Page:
• June 15, 2024

Fulton County Exposed for Double-Scanning Ballots in 2020 During Ga. Hearing

(Jacob Bruns, Headline USA) The Georgia State Election Board has demanded that Fulton County implement an independent election monitor ahead of the 2024 election after it was discovered that the county scanned thousands of ballots twice during its 2020 recount, Just the News reported.

The state board, in a 2-1 vote, both administered an official admonishment and determined that Fulton County had to comply with its demands after county officials showed themselves to be either incompetent or fraudulent.

Still, the investigators maintained that, despite the double-counting anomaly, Democrat Joe Biden defeated then-President Donald Trump in the state.

Biden’s certified victory had him winning by 11,779 votes in the hotly disputed race, which in many ways continues to resonate in ongoing lawfare suits against Trump as the two candidates gear up for a November rematch.

According to a Georgia Recorder report, election board member Ed Lindsey Jr. initiated the motion Tuesday to issue the reprimand and to appoint the monitor for the upcoming election.

“My purpose here is not to let it ride but to move this matter forward so that we can have some assurance regarding the 2024 election,” said Lindsey, a former Republican lawmaker.

Lindsey’s election board colleague Janice Johnston, also a Republican appointee, voted against the motion on the grounds that the investigation did not go far enough, letting Fulton County off the hook too easily.

“With over 140 violations of election laws and rules, it would be a travesty not to refer this to the Attorney General and let this ride,” Johnston noted.

An election integrity group called VoterGA concurred with Johnston, issuing a statement arguing that the state election board failed because it did not refer “the most important case in its history” to state Attorney General Chris Carr for investigation and prosecution.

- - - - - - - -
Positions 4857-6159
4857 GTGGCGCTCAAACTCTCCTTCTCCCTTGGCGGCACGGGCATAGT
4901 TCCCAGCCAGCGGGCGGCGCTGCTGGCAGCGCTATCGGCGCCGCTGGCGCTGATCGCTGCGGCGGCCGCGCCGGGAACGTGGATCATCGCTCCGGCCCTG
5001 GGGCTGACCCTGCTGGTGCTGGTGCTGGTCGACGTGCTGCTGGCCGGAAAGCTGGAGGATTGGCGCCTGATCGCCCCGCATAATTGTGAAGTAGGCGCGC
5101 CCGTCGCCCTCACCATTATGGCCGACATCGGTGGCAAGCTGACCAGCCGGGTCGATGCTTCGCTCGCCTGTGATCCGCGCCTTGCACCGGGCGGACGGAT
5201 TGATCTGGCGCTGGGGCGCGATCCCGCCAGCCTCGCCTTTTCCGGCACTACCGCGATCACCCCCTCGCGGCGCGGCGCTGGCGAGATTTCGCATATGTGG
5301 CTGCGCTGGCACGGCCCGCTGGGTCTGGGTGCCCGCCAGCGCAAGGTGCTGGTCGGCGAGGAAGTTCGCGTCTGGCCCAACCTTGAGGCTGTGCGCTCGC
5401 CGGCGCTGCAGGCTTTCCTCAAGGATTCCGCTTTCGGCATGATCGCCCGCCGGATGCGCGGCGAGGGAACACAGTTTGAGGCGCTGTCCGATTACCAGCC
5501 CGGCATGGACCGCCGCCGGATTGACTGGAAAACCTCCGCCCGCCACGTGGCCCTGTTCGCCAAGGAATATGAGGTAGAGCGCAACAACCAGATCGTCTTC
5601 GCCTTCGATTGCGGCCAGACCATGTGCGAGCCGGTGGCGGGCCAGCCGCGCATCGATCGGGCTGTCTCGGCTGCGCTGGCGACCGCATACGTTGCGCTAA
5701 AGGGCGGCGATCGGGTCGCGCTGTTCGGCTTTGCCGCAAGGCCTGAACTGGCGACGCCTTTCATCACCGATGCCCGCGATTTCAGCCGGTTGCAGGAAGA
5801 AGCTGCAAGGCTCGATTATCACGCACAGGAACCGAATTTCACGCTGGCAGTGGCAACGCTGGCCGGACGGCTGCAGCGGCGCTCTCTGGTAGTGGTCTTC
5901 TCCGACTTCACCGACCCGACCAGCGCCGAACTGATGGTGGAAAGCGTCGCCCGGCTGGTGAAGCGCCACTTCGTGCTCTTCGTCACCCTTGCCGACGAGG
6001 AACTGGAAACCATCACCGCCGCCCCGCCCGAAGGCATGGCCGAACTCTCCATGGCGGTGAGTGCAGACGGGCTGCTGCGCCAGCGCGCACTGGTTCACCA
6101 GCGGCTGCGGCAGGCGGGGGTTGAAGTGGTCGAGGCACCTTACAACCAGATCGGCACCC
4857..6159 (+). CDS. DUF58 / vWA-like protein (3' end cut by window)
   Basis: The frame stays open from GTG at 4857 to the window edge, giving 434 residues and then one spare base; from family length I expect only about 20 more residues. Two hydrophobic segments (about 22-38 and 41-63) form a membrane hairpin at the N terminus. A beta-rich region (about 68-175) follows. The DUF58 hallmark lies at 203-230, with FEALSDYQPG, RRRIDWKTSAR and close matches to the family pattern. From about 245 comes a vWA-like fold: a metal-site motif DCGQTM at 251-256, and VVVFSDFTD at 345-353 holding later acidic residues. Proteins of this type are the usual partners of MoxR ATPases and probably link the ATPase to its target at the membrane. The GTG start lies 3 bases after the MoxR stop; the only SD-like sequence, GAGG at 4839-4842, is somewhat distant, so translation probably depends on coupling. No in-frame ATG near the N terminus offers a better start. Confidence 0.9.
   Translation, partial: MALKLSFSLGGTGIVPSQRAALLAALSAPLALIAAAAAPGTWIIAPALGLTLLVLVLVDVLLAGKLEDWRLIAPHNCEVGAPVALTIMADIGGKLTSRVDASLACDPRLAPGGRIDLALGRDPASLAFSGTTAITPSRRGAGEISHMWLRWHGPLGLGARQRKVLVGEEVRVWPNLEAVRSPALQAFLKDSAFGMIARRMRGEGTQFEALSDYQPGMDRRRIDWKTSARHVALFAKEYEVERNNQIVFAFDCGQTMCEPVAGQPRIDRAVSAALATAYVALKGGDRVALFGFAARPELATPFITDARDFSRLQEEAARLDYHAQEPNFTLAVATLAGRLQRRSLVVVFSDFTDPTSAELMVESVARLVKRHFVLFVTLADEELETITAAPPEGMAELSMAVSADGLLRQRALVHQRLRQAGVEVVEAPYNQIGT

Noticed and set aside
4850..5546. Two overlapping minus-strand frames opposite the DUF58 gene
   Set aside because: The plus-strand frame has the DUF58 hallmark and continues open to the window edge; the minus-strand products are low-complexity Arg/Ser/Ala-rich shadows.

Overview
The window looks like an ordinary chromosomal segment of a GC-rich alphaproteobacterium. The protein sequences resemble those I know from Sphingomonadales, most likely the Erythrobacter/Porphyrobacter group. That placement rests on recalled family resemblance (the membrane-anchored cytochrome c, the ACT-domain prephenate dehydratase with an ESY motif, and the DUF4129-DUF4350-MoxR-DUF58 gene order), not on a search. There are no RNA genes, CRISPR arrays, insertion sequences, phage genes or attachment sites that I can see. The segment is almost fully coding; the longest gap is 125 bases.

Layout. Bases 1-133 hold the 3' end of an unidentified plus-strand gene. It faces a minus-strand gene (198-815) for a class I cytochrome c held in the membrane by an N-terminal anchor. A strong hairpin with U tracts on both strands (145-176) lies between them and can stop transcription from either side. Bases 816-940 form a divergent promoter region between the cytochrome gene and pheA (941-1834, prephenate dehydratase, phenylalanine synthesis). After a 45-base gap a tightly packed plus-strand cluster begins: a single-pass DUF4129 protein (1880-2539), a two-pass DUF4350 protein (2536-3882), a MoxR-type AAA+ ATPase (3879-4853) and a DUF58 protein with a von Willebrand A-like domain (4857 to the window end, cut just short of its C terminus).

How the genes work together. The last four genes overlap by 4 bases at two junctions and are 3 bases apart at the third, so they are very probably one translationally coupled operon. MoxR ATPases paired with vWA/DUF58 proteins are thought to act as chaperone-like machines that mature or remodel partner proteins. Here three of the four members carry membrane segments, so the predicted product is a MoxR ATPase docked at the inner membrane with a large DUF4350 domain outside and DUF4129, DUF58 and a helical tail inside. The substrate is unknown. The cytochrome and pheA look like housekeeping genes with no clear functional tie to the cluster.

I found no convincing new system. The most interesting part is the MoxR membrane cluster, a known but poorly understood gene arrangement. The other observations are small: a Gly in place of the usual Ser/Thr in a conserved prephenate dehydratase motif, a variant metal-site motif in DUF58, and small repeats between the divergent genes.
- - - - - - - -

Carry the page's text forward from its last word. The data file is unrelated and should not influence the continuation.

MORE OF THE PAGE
According to VoterGA cofounder Garland Favorito, a referral to the AG’s office is “standard practice” in such situations.

He noted that nearly 60,000 ballots were in dispute as part of the underlying complaint from which the violations stemmed.

Charlene McGowan, general counsel for the office of Secretary of State Brad Raffensperger, admitted at the hearing that Fulton County may have failed to follow proper procedure.

However, according to VoterGA and other critics, McGowan also concealed some of the most important details.

“As long as we have the paper ballot, we have the paper trail that accurately reports the voter’s choice,” McGowan claimed, adding that county officials “used improper procedures during the recount of the presidential contest.”

But she failed to note that Fulton County officials had refused to let the general public view the ballots.

In fact, previous reports suggested that the county may have illegally destroyed some of its paper ballots shortly after the election in spite of—or perhaps because of—concerns that some of the digital images appeared to show double scans of the same ballot or register other irregularities that would potentially invalidate them.

Although the board’s refusal to make the criminal referal likely shut the door on prospects of accountability for bad actors in the last election, hope remained strong that the coming election could right those past wrongs.

Joseph Rossi—one of the two individuals whose complaint triggered the initial investigation—delivered a speech at the hearing  slamming Fulton County officials for their failure to run a smooth and secure election and expressed his relief that his efforts were finally vindicated.

“It has now been factually proven both the hand audit. . . and the Certified Machine Count were both found to be in violation of Georgia Election Law,” Rossi said.

In addition to Fulton County’s election monitor, the state also issued a raft of reforms strengthening election integrity—three of which were signed into law this week Georgia Gov. Brian Kemp.

The first bill will require that all ballots be watermarked; the second, that election workers be United States citizens; and the third, that QR codes be eliminated from ballots and that procedures be eased to allow for more third-party election oversight.


The Daily Allegiant